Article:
Dean's Letter: Fall 2007

Dean's Letter, Fall 2007
College of Architecture
Graduate School of Architecture & Urban Design

Architectural education is dangerous. It changes your mind. This is because it also changes the world. It does so indirectly of course through the hands of the students who become professionals that imagine, envision, design, and build the environment that we live in. While we might say that ultimately all education does this, few other disciplines are charged with this expectation. The first century Roman architect Marcus Vitruvius Pollio said an architect "must be armed with many braches of knowledge: drawing, geometry, history, philosophy, music, medicine, know the opinions of jurists, and astronomy," Given this list, it is understandable why architectural education is sometimes described as one of the last truly liberal arts educations in increasingly specialized university curricula. Given the difficulty of becoming proficient in all of these areas, it explains the generally held belief that architectural education is a lifelong pursuit. Yet despite this daunting trajectory, over 125 undergraduate and graduate students from all over the world enter the Washington University College of Architecture and Graduate School of Architecture & Urban Design each year with aspirations of changing the world. And over the distinguished 100-year history of the program, they have.

Even though architectural education is changing, it is still centered on the design studio, where small groups of students and a faculty member work together on design projects that employ a learn by doing methodology. In this sense learning to be an architect is like learning a sport or a musical instrument; it requires a coach and practice. It still requires the study of drawing, history, theory, structures, building systems, and construction. What is changing is the nature of the environmental and social problems that the practice of architecture faces. As education is always to blame and our only hope, architecture is a part of the problem and potentially a big part of the solution. As part of the problem, buildings use 60 percent of the electricity and are a part of between 40 to 50 percent of all energy consumption in the US. As part of the solution, buildings can be designed to be 80 percent more energy efficient with off-the-shelf technology. Great buildings can make more energy than they use, and they can help us know where we are by using local materials, natural ventilation, daylight, and forms that express and connect us to these natural systems. Ultimately, the environmental and social problems that we face will not be solved through technological solutions alone. Given the complexity of the issues, they will require environmental ethics, interdisciplinary perspective, radical innovation, and beauty of the exceptional kind. They will require a change in values where architecture's capacity to connect us to our environment and to each other becomes imperative.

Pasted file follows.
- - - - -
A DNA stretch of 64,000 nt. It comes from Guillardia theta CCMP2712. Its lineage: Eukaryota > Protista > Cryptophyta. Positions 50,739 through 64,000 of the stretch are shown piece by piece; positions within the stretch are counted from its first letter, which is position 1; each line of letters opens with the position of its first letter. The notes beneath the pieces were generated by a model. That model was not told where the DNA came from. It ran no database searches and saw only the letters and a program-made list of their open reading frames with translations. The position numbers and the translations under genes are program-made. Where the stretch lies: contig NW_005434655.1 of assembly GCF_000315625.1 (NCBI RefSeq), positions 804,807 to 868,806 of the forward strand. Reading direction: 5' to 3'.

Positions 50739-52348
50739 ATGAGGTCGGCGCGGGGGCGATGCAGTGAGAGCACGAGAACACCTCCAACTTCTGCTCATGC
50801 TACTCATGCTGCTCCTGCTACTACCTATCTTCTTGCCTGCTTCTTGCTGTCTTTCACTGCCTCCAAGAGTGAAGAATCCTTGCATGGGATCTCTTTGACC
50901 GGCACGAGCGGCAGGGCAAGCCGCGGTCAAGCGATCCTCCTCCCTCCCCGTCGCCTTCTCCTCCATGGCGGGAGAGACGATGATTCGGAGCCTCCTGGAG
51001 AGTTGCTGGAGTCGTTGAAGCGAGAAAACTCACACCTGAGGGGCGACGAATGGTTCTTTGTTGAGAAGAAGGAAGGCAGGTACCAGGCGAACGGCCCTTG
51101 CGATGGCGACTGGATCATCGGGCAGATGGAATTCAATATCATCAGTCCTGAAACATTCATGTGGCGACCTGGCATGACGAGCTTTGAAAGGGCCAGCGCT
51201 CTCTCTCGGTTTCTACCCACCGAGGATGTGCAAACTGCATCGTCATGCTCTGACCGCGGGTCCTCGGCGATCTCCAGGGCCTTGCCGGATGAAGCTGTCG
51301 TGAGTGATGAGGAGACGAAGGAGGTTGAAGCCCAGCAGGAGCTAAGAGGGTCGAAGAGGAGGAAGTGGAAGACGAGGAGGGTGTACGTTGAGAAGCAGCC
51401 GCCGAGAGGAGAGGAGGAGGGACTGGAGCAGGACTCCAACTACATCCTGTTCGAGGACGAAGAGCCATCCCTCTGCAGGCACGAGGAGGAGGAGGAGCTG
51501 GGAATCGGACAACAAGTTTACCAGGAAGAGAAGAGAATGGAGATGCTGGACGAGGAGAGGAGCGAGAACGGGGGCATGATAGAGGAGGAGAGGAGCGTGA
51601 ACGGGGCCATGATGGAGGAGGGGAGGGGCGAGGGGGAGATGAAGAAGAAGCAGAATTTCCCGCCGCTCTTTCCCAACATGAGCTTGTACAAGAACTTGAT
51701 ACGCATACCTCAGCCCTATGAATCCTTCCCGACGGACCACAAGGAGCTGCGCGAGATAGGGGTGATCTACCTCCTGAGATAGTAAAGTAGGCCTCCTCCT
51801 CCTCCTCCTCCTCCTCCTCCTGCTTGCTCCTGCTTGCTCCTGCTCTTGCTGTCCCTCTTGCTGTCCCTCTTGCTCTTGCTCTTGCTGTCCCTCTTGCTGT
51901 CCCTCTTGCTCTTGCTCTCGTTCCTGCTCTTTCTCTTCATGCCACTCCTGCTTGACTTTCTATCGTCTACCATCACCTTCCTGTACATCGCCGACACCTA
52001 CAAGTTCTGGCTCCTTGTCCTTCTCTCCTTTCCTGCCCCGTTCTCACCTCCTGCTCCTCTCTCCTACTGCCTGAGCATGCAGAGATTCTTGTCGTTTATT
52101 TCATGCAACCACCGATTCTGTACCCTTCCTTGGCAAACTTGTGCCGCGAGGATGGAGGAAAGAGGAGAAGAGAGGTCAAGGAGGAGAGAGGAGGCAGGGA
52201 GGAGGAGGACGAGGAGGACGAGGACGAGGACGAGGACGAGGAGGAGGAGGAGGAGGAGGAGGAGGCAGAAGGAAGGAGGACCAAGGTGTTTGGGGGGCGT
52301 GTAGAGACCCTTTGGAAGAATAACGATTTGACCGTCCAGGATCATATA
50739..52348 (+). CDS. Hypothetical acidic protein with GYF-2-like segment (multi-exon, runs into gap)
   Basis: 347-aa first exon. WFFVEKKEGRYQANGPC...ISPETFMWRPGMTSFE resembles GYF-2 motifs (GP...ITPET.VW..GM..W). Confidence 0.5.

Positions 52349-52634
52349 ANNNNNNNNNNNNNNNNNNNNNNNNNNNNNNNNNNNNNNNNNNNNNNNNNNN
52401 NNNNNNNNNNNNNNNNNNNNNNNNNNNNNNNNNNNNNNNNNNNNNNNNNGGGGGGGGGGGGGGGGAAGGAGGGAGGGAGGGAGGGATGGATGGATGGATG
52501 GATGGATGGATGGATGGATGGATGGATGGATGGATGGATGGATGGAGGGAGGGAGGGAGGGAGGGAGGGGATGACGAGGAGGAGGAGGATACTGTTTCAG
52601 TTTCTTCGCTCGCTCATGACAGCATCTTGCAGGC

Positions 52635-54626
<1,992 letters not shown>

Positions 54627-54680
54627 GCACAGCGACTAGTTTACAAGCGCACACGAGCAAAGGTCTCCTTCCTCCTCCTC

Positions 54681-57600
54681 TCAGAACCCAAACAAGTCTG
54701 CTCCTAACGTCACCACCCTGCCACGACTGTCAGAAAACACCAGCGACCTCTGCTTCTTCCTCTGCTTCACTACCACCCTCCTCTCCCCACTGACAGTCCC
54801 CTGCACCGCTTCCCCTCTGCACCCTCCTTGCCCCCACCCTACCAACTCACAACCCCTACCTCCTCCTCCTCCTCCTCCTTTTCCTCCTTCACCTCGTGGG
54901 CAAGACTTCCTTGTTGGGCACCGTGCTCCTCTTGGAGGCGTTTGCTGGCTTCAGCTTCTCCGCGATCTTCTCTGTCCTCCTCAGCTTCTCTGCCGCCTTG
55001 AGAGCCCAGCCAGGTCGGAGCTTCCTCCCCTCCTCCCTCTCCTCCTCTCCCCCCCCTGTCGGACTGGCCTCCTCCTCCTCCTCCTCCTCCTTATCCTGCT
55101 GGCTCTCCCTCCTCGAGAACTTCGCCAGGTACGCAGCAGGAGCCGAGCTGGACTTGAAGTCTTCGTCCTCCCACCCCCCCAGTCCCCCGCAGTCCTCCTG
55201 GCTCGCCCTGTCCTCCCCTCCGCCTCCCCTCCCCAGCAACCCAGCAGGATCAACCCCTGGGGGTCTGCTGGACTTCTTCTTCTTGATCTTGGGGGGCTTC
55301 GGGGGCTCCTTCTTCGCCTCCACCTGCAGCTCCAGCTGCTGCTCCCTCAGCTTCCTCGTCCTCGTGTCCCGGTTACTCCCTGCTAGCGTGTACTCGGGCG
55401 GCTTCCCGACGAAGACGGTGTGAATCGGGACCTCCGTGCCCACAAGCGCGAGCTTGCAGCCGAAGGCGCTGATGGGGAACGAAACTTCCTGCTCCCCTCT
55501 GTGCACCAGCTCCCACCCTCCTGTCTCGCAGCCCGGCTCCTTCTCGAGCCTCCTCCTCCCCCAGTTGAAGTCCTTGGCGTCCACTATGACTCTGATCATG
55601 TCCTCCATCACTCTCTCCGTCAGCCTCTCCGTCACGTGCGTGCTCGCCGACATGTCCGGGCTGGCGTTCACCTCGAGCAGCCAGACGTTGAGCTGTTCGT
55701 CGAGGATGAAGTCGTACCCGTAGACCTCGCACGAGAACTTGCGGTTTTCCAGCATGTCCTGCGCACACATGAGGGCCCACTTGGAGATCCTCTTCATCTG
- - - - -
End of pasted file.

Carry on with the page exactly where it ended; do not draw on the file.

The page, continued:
But how do we radically innovate? How do we gain interdisciplinary perspective? Architect Tom Wiscomb writes, "the idea that innovation, whether scientific, technological, or architectural, is a by-product of artistic chance or a result of singular genius can no longer be sustained ..." Wiscomb suggests that one source of innovation is through a diverse, connected, and large network that is different from simple collaboration, which often stems from an alignment of interests. Divergent interests, he suggests, create new and complex overlaps that place the members of the network on new ground. This new ground, the Terrain Vague of disciplines, is often the opportunity, place, or person that is overlooked or has been excluded due to professionalization and therefore requires, according to the artist Jean Dubeffet, one of two things to recognize: crisis or insanity. I vote for crisis: . cri·sis n (plural: crises) 1. a turning point or decisive moment in events 2. a time when something very important for the future happens or is decided. It is also the ground where something radically innovative can happen, a place where we have the opportunity to be more than we are individually and at the same time are empowered by the specific disciplinary perspective that we bring. Given that a school is one of the few places where this can happen, the ethical dimension of this is unexpected. It lies in the demand of a school for practice to be public, fixing the context of the new ground in a place described by values in addition to position. It gives to the "weirdness" of our modern condition what Hannah Arendt has called a "second language of commitment." It also opens up the possibility that this ground is positioned in the space between Givens, Steinberg, Bixby, Walker, and Kemper ... with some ground left to spare.

Bruce Lindsey